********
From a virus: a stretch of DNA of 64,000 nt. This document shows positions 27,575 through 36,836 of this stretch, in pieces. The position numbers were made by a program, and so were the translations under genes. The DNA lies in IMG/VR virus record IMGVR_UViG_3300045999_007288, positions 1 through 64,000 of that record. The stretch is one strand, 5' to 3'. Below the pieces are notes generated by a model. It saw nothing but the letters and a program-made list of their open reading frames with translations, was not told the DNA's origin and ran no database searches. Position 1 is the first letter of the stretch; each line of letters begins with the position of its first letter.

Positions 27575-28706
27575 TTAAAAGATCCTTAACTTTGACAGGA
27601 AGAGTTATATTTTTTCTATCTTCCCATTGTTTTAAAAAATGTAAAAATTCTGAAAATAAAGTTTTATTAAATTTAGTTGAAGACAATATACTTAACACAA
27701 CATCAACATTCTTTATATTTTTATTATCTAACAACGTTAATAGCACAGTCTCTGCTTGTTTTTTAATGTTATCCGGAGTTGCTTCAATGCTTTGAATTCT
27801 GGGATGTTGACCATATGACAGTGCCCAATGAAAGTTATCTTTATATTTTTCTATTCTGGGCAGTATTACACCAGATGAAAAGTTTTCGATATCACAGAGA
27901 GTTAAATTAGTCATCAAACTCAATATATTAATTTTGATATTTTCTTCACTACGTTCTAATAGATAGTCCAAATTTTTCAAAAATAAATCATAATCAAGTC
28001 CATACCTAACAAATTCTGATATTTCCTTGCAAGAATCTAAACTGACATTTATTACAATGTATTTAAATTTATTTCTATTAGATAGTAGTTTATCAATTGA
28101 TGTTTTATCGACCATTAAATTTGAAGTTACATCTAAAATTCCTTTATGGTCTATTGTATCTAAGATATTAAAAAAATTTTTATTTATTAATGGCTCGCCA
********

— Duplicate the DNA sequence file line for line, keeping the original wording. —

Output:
From a virus: a stretch of DNA of 64,000 nt. This document shows positions 27,575 through 36,836 of this stretch, in pieces. The position numbers were made by a program, and so were the translations under genes. The DNA lies in IMG/VR virus record IMGVR_UViG_3300045999_007288, positions 1 through 64,000 of that record. The stretch is one strand, 5' to 3'. Below the pieces are notes generated by a model. It saw nothing but the letters and a program-made list of their open reading frames with translations, was not told the DNA's origin and ran no database searches. Position 1 is the first letter of the stretch; each line of letters begins with the position of its first letter.

Positions 27575-28706
27575 TTAAAAGATCCTTAACTTTGACAGGA
27601 AGAGTTATATTTTTTCTATCTTCCCATTGTTTTAAAAAATGTAAAAATTCTGAAAATAAAGTTTTATTAAATTTAGTTGAAGACAATATACTTAACACAA
27701 CATCAACATTCTTTATATTTTTATTATCTAACAACGTTAATAGCACAGTCTCTGCTTGTTTTTTAATGTTATCCGGAGTTGCTTCAATGCTTTGAATTCT
27801 GGGATGTTGACCATATGACAGTGCCCAATGAAAGTTATCTTTATATTTTTCTATTCTGGGCAGTATTACACCAGATGAAAAGTTTTCGATATCACAGAGA
27901 GTTAAATTAGTCATCAAACTCAATATATTAATTTTGATATTTTCTTCACTACGTTCTAATAGATAGTCCAAATTTTTCAAAAATAAATCATAATCAAGTC
28001 CATACCTAACAAATTCTGATATTTCCTTGCAAGAATCTAAACTGACATTTATTACAATGTATTTAAATTTATTTCTATTAGATAGTAGTTTATCAATTGA
28101 TGTTTTATCGACCATTAAATTTGAAGTTACATCTAAAATTCCTTTATGGTCTATTGTATCTAAGATATTAAAAAAATTTTTATTTATTAATGGCTCGCCA